Features 'My First Wife' and 'Don't You Want Me Anymore', recorded by Mark Webber at Nottingham's Barracuda Club in July 1987, plus songs by the Jazz Butcher, Television Personalities, Spacemen 3 and others. Compiled by Mark Webber before he joined the band.

My Legendary Girlfriend / Back In LA / Sickly Grin 7-Inch 500 only, Caff, Caff 17, 1992

Caff was run by Saint Etienne man Bob Stanley. My Legendary Girlfriend was taken from a 1991 soundcheck, 'Back In LA' from the 1984 Ping Pong Jerry demo, while 'Sickly Grin' was a demo from 1982.

His 'n' Hers USA Promo Paperback Book, Island, 1994

This 50s-style 'pulp' paperback provided 'A list of reasons to love Pulp', plus all the lyrics for the album, discography and short biographies of band members.

F.E.E.L.I.N.G.C.A.L.L.E.D.L.O.V.E 12-Inch Promo, Island, 12IS632DJ, 1996

One-sided 12-inch featuring a remix by Moloko. Moloko's Mark Brydon had been a leading light at FON studios in Sheffield.

Coca Cola Planet Live CD Promo, Island, PL/PUL1/01, 1996 (Right)

CD featuring 11 tracks recorded at the Forum, London, October 20 1995, and two interviews.

England Made Me. Jarvis Cocker: Migrating to Paris, ponders Englishness.

Soho, London, December 2, 2002.

"I'm not sure whether the English eccentric exists any more. There is that obsessional quality of collecting things, and the most pointless expression of that is trainspotting. I've never seen trainspotting in other cultures; maybe it's a desperate attempt to fit the world into your imposed framework. The other cliché is that the English 'like to queue'. In any situation, they'll always want the official line rather than the horror of having to improvise. But that's conformity rather than eccentricity, or conformity taken to such an extreme that it flips over.

With someone like Vivian Stanshall, you've also got a strong tragic element. I only met him just before he died, when we did the video for Do You Remember The First Time? We wanted to do this documentary about people losing their virginity. We weren't very well known then, so we talked to people who'd expressed some vague liking for the group. He had a reputation for getting drunk, so we got him in at 10.30 in the morning. I thought he'd be reasonably sober, but he arrived with his pockets stuffed with those pre-mixed gin and tonic efforts, and he was incoherent. If you watch it three or four times, you can start to follow his logic. Afterwards, he insisted on going for a drink and tried to walk into a furniture shop because he thought it was a pub. That was funny, but sad. When people walked in, he'd drum on the table and say, 'This is the way this person walks.' We thought we were going to get beaten up - it was quite a rough pub to be taking the piss out of the clientele.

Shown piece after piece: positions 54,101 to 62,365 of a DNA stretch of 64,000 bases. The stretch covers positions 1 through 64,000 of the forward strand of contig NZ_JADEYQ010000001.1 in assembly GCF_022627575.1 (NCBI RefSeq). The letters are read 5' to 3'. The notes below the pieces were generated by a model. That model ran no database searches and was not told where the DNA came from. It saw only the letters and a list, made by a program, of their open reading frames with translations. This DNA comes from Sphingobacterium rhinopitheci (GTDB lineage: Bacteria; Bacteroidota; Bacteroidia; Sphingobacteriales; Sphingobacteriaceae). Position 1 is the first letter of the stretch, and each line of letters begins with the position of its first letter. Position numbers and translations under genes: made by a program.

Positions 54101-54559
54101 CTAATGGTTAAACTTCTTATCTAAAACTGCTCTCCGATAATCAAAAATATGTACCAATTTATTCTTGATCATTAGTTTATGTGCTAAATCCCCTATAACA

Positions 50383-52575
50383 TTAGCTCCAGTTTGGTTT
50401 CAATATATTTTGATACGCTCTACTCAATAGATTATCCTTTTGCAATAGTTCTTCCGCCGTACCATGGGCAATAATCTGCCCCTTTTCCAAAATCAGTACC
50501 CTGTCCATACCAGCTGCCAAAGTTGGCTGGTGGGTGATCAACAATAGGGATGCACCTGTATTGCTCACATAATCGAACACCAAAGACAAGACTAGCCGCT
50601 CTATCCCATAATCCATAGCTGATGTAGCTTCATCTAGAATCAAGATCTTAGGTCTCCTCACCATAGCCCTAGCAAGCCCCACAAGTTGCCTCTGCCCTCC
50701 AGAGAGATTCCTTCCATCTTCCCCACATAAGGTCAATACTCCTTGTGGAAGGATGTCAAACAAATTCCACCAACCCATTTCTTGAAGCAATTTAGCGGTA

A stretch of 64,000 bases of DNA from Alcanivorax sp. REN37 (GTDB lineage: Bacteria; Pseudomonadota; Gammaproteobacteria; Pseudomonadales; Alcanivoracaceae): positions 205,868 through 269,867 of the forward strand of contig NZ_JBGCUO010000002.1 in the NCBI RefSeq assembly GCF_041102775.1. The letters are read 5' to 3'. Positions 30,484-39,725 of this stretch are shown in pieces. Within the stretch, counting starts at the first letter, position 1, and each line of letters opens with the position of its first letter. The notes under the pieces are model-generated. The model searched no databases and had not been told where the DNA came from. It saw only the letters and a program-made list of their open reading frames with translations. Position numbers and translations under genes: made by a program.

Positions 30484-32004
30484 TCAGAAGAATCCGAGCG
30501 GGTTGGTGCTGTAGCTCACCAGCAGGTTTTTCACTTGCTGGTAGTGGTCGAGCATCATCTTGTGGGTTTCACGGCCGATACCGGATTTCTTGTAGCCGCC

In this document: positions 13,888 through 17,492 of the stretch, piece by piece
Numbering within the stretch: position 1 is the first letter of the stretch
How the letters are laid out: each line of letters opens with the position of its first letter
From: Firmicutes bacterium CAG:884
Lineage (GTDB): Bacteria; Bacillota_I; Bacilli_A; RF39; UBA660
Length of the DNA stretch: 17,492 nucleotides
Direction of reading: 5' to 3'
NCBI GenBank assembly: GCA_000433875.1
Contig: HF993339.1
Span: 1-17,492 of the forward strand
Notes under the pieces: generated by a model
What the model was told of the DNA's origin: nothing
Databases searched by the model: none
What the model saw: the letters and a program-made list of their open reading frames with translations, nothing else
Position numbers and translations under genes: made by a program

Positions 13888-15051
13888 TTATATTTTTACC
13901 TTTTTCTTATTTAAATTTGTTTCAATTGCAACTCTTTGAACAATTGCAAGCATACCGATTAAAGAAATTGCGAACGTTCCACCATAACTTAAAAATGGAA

I heard he was dead when we were mixing our record. The hallmark of his eccentricity was his construction of a persona: he wasn't born a toff, so he invented himself. I was very impressed with his clothes for example. He had this purple tweed suit on and big glasses. And even though he was falling apart physically and mentally, he kept that personality together at all costs, even though it had completely isolated him. They're English things too, the desire for order and a willingness to go to quite life-denying extremes to pursue something. I suppose that's why the English are supposed to be good inventors but shit at following through. It's a bit vulgar to actually make something out of it. I like that pointlessness, and I hate it when everything has to have a payback - something to put in a ledger to be claimed against later.

I don't know about identifiably 'English' music, though. It usually involves a banjo, some sing-along or a rinky-dink piano - all that Kinks stuff that got trotted out during Britpop. I fucking hate it! The other thing, coming from the North, is brass bands. The moment I hear a brass band I become suicidal. Think of Peter Skellern singing: "You're a lady / I'm a man / You're supposed to understand." I imagine atrocities being committed to that song.

As for the English love of cross-dressing, I've never dressed up as a woman. The British defuse sex by making it funny or grotesque. There's a film, Best Legs In The Business, which is a favourite of mine. Reg Varney plays a holiday camp entertainer whose act is dressing up as a woman. But he's getting old. You expect it to be end-of-the-pier humour, but it's like Chekov. He gets squeezed out because the camp's getting modernised. He gets chucked in the pool and his wig falls off, showing that he's bald. It's tragic. That film dissects Englishness quite well, really."